2. Then, in the step event, check if you are just off the ground (probably some variable named off_ground that checks if you are "not" meeting the ground), then decrement the timer or set an alarm. When the timer or alarm goes off, no longer accept input unless the player collides with the ground again, where you reset the input and the buffer.

The difference between air jumping and coyote time is that I don't use a buffer with the ground check at the same time (although you can just replicate the effect by setting the buffer to a really high number, but that risks making the player lose control anyway when the character is falling down in a long room)

Object/Tile Collisions

For collisions, there is usually the option to have the player collide with all objects (really slow) or collide with tiles (fast). I took a hybrid approach by using tiles and making tiny and long objects to collide with because the game does not easily follow a grid. A general optimization could be to have the collision code in the object with the least number of instances in the room (have collision code in the player instead of the wall).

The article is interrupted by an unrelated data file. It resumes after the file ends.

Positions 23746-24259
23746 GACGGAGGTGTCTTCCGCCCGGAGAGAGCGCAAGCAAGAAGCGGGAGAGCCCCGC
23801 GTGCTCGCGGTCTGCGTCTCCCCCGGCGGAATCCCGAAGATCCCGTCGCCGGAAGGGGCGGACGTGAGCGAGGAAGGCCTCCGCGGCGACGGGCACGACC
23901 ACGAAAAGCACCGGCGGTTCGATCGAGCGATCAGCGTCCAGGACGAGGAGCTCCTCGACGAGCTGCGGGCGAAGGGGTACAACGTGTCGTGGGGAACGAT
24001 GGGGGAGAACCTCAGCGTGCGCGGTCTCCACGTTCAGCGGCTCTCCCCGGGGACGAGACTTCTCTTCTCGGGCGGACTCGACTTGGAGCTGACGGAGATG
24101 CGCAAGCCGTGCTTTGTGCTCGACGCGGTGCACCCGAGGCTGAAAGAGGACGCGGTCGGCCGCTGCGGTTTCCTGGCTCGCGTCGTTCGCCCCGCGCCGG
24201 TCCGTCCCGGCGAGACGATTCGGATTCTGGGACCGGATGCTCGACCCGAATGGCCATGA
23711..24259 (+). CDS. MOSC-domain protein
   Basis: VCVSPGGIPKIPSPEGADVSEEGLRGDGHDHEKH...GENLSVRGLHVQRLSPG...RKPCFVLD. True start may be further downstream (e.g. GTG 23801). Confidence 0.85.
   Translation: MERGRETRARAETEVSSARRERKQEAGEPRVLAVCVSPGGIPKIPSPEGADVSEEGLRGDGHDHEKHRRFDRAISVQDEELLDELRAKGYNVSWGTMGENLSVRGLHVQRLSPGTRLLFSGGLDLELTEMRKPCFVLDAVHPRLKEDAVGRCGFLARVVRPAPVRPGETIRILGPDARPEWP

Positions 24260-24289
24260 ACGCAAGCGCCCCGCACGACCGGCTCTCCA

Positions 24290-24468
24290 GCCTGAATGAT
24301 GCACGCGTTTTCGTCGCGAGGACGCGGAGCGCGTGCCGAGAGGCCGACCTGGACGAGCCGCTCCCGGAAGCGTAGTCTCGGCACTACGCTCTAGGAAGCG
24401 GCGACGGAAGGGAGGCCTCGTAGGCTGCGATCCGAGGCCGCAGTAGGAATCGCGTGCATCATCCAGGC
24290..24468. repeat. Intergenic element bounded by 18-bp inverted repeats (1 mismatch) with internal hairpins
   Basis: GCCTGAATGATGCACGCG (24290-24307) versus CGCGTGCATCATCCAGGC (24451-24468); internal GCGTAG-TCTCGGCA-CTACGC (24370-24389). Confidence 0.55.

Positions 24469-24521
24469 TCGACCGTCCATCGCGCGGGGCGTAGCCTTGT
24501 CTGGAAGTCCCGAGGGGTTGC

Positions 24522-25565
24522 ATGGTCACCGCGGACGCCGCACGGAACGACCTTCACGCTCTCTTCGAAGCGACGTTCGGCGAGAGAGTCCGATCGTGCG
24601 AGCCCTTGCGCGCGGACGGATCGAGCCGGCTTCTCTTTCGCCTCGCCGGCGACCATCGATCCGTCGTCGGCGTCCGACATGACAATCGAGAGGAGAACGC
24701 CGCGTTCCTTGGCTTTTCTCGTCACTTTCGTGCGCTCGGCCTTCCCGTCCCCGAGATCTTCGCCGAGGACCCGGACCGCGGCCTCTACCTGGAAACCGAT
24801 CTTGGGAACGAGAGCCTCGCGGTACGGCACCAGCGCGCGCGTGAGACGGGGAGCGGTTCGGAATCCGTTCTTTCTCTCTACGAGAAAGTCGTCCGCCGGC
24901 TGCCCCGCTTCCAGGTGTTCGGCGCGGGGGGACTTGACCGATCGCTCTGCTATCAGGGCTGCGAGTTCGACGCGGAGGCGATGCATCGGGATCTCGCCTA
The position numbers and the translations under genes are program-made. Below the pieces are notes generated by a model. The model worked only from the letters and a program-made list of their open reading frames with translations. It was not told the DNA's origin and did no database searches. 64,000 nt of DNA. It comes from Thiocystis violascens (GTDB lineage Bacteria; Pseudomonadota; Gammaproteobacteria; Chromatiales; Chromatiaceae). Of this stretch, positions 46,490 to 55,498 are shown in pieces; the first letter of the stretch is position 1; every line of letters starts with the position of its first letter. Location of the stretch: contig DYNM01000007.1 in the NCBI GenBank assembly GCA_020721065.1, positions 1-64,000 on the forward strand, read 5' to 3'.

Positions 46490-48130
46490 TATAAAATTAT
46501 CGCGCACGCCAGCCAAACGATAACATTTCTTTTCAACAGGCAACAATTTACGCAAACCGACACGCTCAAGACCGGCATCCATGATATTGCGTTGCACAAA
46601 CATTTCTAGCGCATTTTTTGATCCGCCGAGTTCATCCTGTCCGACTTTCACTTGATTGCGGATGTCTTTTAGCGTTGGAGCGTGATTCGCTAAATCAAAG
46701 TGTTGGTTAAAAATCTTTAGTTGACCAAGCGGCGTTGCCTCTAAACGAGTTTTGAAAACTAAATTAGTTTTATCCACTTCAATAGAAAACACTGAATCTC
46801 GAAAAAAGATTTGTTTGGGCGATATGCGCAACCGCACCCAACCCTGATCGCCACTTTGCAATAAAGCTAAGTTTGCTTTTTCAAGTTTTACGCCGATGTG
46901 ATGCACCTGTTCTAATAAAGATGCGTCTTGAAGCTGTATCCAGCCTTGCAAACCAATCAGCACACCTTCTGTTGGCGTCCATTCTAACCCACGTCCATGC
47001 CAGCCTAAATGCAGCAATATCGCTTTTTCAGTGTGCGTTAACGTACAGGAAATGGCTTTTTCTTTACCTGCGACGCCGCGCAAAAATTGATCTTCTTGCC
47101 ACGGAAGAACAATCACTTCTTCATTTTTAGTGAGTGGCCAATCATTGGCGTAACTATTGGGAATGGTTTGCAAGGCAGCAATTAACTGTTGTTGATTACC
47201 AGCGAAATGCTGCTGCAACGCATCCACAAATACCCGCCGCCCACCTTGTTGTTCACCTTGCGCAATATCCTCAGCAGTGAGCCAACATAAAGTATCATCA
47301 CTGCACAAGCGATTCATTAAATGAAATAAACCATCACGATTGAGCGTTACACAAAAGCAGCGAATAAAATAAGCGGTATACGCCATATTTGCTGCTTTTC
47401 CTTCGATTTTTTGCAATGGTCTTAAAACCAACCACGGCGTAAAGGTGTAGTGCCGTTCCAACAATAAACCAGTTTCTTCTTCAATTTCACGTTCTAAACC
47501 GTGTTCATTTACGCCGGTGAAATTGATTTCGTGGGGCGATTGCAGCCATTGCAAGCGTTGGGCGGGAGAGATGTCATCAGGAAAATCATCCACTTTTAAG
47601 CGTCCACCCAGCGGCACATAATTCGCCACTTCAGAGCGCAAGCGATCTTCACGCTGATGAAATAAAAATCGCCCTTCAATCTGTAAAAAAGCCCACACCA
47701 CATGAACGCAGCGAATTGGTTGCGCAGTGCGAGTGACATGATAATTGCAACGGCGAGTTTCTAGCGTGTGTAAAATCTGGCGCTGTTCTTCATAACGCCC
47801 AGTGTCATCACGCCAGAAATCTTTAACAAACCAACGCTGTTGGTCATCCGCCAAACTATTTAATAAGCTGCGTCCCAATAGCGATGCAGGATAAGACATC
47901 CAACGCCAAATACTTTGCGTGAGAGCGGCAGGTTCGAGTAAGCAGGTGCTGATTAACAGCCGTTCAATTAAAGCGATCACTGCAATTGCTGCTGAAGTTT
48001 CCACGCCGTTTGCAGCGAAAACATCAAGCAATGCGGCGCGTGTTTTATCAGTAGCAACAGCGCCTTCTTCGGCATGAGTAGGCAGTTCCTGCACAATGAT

While making the death messages for the game, I realized there was a bug in choosing the localized strings in which an empty string would sometimes show up on the death screen, even when all the strings were there. To remedy this (but also taking into account that a translation may not be completed and also cause this to show up) is that I have a certain time-to-live value, which is a loop that I use to reshuffle a new message to display if the previous one was empty.

Delta time was also used in some of the heavier-to-perform parts of the game as I wanted things to look consistent among different devices.